The quality assurance programs of most importers, when it comes to their China purchases, are far from being fool-proof.
As Richard Brubaker wrote (in “20 Things I Have Learned About China”):
There is no “Poorly Made in China”. There is only poorly understood, badly planned, and horribly managed.
And I found an excellent illustration of this principle: a newspaper article about tainted children jewelry that points out the holes in quality assurance programs:
So far this year, 20 different children’s jewelry items have been recalled in Canada for being packed with lead, nowhere near the maximum allowable limit of 0.06 per cent.
Health Canada product safety officers test suspicious products that they find in stores, but most faulty jewels are probably sold without being tested.
Without a government-mandated testing and certification program requiring manufacturers, importers or private labellers to test children’s products at accredited laboratories prior to stocking store shelves, it’s up to the private sector to run its own quality assurance system.
The problem is, this system is generally not adapted to the tactics of some Chinese suppliers.
What does the importer say, to his defense?
Montreal-based Dollarama Inc. knows which factory in China is responsible for making the Valentine charm bracelet sold exclusively at the discount chain that was recalled in the spring after Health Canada tests showed the item contained 92 per cent lead.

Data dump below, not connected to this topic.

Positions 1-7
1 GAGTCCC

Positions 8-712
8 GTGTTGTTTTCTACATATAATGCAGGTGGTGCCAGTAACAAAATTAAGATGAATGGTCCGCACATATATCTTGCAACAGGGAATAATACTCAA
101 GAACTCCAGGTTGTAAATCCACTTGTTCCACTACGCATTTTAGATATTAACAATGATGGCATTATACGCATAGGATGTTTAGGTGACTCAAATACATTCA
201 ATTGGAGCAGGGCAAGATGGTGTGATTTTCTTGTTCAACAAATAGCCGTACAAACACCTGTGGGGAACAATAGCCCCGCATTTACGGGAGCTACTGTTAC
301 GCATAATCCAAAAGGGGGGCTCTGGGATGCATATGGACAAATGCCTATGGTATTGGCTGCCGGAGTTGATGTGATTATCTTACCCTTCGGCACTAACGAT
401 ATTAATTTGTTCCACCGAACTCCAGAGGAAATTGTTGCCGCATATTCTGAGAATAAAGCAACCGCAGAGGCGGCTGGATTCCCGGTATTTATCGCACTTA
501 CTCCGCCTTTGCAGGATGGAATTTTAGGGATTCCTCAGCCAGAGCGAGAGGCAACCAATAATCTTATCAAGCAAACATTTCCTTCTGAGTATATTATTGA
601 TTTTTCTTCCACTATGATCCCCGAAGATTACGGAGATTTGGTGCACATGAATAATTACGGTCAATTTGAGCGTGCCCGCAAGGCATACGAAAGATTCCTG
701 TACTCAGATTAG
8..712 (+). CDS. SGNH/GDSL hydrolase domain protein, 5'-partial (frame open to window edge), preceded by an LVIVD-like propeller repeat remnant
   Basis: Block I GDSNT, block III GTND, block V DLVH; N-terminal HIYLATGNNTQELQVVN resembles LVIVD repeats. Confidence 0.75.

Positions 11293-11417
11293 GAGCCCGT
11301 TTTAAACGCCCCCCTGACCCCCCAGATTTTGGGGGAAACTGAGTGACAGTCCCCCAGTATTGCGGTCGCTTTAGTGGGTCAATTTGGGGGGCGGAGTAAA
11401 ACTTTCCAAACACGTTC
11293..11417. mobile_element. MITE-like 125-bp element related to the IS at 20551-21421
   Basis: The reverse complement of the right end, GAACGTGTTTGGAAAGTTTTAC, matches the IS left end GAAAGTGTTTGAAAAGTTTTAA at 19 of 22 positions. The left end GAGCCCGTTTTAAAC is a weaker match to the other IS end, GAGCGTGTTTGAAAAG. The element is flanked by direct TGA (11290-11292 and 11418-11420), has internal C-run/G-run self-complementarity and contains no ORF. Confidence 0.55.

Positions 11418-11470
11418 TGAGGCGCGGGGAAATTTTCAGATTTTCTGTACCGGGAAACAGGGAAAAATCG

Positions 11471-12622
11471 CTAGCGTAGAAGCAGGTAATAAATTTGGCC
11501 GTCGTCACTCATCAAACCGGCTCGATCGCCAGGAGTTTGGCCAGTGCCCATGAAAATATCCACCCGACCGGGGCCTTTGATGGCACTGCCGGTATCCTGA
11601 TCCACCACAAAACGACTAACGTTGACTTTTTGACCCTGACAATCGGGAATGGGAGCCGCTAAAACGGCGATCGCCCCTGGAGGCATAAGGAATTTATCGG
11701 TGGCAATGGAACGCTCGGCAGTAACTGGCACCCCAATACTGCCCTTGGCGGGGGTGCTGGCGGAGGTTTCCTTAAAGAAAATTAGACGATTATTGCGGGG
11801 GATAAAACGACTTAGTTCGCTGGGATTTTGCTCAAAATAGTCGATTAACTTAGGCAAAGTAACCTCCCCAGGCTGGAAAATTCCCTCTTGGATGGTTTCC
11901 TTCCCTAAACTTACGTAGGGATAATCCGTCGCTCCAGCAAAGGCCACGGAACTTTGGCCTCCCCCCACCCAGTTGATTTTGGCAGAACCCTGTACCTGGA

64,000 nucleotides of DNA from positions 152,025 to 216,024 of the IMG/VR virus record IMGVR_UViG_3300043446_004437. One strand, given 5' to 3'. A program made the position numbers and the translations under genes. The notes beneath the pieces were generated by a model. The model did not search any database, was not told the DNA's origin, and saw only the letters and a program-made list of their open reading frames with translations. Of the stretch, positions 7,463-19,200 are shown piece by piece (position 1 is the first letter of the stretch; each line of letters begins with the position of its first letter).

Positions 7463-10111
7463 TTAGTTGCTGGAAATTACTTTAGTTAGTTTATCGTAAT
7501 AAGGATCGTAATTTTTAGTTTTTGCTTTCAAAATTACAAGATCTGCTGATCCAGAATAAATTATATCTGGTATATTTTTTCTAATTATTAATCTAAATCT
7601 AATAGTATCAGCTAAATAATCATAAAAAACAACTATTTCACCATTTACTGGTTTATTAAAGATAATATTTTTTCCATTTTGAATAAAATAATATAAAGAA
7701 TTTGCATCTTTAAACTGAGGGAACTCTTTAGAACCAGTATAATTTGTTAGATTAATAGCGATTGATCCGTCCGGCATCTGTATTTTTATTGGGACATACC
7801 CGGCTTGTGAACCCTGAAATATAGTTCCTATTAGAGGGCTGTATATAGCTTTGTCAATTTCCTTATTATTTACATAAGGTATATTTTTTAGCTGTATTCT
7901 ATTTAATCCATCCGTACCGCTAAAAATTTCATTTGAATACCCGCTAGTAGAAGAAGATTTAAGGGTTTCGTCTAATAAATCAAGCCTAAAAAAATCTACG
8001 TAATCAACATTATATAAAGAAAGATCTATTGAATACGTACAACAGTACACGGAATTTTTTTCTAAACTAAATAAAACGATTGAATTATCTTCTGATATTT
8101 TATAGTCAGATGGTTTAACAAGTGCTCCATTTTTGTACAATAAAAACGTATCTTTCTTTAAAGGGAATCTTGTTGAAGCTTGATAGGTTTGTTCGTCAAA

“It’s a simple human error in the sense that without talking the exact details, there’s a process in place under which we have quality controls and we do inspect the factories and we sample products. And in this case, there’s been a mistake at this stage of sampling the product”
What does the supplier say, to his defense?
Hong Kong-based Betawin Enterprises, when pressed by Canwest News Service, implied a subcontractor may have made the goods instead of its own “mainland bureau” — a small factory on the third floor of Tower C, Area A in the Longquan Technological and Industrial Park, an industrial park just outside Shenzhen, China’s city centre, where about 60 workers make cheap jewelry for minimum wage, $142 a month.
“As you know, we are a trading company. We placed the order to the factory to produce the goods and we would ask the approval samples for testing and quality before shipment released always. During the process, everything was OK and we hadn’t found any problem. But we fall into a trap and we believed that the maker was dishonest to ship us the goods with different materials between the approval sample and shipment.”
What did the manufacturer probably do?
Midler, based in Hong Kong and a frequent visitor to Chinese factories as a troubleshooter for companies that source their products in China, says it’s not unusual for factories to be responsible for choosing the sample sent to be tested. This means a manufacturer can make a substandard product while providing an acceptable sample for testing.
Another issue, in other cases, is that many factories provide a fake test report. This is very, very common. Especially in the Guangdong and Zhejiang provinces, where exporters are particularly savvy.
What should the importer have done?
- The importer should have sent an inspector in the factory to check the workmanship, but also to pick up some samples and send them to a testing laboratory.
- The lab should be chosen by the importer, and provide all test results directly to them.
- And the importer should insist to customize the products in a certain way, to make it impossible for the factory to switch them, i.e. to make good products and ship them to another buyer (and ship substandard goods to this importer).
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